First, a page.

The little girls are naturals and the dusty attic in which they read and play looks genuine enough to sneeze at. Not so the actors in the Bluebeard section, who move in period costumes through minimalist sets that have little of the sumptuous detail that tends to characterize more mainstream and costly efforts of this type. There’s a stripped-down quality to these trappings, which might be a function of budgetary constraints but also complements Ms. Breillat’s analytic approach, the critical distance she sometimes likes to assume. The sets, the clothes, the telegraphed performances — actors recite lines that sound like lines — along with the intermittent annotations from the little girls, remind you that you’re watching a self-conscious fiction, one that generations have preserved and recast.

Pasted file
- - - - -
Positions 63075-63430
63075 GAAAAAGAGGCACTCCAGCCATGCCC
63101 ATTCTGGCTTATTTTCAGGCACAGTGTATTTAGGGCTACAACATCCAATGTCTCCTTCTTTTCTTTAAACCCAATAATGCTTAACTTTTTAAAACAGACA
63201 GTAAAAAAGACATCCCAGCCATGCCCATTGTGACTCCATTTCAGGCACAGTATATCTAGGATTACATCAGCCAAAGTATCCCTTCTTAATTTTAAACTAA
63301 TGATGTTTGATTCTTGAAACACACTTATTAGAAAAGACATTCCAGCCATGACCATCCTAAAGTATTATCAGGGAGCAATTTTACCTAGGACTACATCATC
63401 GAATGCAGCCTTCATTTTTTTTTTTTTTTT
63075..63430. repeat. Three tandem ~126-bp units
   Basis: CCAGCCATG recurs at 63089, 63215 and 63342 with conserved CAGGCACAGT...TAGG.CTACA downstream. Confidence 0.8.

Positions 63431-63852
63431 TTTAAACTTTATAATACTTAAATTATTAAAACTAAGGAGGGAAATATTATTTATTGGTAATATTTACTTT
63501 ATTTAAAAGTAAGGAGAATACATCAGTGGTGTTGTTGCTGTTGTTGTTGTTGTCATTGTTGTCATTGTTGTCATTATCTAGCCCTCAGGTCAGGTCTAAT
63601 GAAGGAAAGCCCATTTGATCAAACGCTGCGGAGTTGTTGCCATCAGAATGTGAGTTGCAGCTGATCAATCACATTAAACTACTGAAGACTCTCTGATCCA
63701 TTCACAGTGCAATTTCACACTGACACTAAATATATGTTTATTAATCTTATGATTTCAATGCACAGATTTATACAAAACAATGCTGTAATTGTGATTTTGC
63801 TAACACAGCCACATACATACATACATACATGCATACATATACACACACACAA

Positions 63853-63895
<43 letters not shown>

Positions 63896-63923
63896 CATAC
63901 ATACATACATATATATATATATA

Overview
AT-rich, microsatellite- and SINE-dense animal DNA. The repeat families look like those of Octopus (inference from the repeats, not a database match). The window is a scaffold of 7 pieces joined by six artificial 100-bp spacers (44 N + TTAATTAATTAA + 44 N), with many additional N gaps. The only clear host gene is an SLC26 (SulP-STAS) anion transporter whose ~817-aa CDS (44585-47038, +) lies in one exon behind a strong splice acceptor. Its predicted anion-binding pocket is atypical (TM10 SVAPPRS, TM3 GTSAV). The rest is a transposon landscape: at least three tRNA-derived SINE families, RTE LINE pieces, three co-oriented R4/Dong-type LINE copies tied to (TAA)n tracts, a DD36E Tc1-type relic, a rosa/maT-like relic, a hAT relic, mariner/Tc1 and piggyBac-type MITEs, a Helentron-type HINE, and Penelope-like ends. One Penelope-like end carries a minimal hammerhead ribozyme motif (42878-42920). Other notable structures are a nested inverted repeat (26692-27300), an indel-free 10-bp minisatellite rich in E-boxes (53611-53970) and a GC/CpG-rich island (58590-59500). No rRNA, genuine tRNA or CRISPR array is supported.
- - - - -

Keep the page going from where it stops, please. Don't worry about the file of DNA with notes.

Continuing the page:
The movie, which was shot in digital that often looks too flimsy for Ms. Breillat’s big ideas (you might think of Cocteau’s “Beauty and the Beast” with a sigh), opens in a convent with Marie-Catherine and her older sister, Anne (Daphné Baïwir), hearing of their father’s death. Anne weeps while Marie-Catherine rages, and together, newly impoverished, they leave. On their journey home Marie-Catherine sees a castle, and vows to live in one, then learns that it belongs to Bluebeard. She ends up in one after all. But before she does, Ms. Breillat, in a needless scene, shows a servant beheading a fowl, the camera lingering on its twitching body. Ah, yes, someone’s goose, having been killed, will surely be cooked — but whose?